Last Saturday, I dug up a climbing rose that I’d lovingly nurtured for nearly five years and threw it away. It had a serious disease, one that could spread to other rosebushes, so it wasn’t salvageable.
After removing the rose, I began to dig a hole a couple of feet away for another plant. Almost immediately, I hit something hard with my shovel—not an uncommon occurrence in my garden’s rocky soil. I discovered, however, that it wasn’t a rock I’d hit, but a brick, buried under at least eight inches of soil. I pulled the brick out of the ground and put my shovel in again—clunk! Another brick. And another. And another. By the time I called it a day, I’d dug up around twenty-five bricks, and I couldn’t stop smiling.
You see, my garden beds are edged in old bricks that I salvaged from various places on my property…under the porch, from a partially dismantled brick walk, etc. However, there’s one bed between the wall of my little porch-turned-office and my driveway that had no edging. I only had a few bricks left, not nearly enough to line the entire section, and I was certain that I’d found all the bricks that were there to be found. A couple of weeks ago, I’d been thinking how nice it would be if I could find a source for free bricks, just enough to edge that one bed. Suddenly, here they were!
What are the odds?
Once again, my garden had provided me with a life lesson. As anyone who gardens knows, gardening is all about doing the best you can and accepting whatever comes, including loss. You carefully plant and water and feed and nurture…then a squirrel or a bug or drought or disease shows up, and there goes all your effort. It’s never easy, but it’s part and parcel of gardening—and life.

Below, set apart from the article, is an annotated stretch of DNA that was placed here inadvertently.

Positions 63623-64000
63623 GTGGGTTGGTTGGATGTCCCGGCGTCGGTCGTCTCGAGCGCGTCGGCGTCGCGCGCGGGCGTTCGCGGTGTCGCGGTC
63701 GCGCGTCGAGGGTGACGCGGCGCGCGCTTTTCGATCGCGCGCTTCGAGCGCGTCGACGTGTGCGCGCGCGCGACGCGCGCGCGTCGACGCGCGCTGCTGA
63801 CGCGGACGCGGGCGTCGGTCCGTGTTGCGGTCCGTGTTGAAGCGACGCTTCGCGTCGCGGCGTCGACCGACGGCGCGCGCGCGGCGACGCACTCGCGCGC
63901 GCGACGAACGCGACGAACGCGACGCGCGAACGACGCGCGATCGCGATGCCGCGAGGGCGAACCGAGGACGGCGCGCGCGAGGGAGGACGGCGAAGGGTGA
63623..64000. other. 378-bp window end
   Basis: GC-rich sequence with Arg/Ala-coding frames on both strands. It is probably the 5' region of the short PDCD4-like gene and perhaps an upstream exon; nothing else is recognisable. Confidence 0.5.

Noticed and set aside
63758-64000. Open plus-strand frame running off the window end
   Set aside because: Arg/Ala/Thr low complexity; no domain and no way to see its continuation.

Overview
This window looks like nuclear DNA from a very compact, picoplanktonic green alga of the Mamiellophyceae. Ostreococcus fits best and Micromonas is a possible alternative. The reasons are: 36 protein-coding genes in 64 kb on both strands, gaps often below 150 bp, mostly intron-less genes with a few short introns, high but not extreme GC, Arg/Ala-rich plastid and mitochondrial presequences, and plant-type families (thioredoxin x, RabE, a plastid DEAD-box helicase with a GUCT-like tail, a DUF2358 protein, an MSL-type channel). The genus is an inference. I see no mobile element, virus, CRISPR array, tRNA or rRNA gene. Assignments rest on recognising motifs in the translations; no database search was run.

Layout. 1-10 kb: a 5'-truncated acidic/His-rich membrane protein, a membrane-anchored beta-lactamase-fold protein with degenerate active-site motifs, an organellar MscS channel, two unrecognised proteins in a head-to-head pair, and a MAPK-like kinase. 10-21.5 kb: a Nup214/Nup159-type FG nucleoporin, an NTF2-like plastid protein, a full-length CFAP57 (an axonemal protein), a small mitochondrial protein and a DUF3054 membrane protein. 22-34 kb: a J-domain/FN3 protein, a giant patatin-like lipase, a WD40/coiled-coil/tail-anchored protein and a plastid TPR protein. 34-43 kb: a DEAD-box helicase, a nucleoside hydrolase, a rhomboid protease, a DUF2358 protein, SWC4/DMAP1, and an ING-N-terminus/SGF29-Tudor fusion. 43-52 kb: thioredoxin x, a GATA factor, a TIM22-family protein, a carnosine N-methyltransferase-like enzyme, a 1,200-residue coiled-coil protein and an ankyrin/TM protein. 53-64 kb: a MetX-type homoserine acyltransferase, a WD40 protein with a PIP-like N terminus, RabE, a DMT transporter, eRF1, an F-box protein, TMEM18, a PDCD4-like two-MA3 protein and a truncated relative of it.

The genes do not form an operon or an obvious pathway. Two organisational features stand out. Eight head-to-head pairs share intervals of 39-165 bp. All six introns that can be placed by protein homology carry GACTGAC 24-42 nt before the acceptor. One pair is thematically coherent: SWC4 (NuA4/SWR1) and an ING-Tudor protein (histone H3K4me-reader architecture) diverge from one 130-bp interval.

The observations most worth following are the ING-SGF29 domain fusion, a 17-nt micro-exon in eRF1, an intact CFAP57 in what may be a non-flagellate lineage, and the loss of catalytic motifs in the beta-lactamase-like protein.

However, if we keep our eyes and our hearts open, we can find the blessings in our losses. The friend who comes and stays and holds your hand, literally and figuratively, as you go through your dark night. The mechanic who lets you pay over time so that you can have your car back and still pay for groceries. The kind word offered when you most need to hear it.
I’ve struggled recently with keeping my eyes on the blessings in my life, so this lesson from my garden was well timed. I have so much to be grateful for, and the brick edging for my garden bed will serve as a tangible reminder for me to stop and count my blessings.
Oh, and there’s another lesson tucked into this story as well: the Universe may provide, but you’re probably going to have to do some of the work.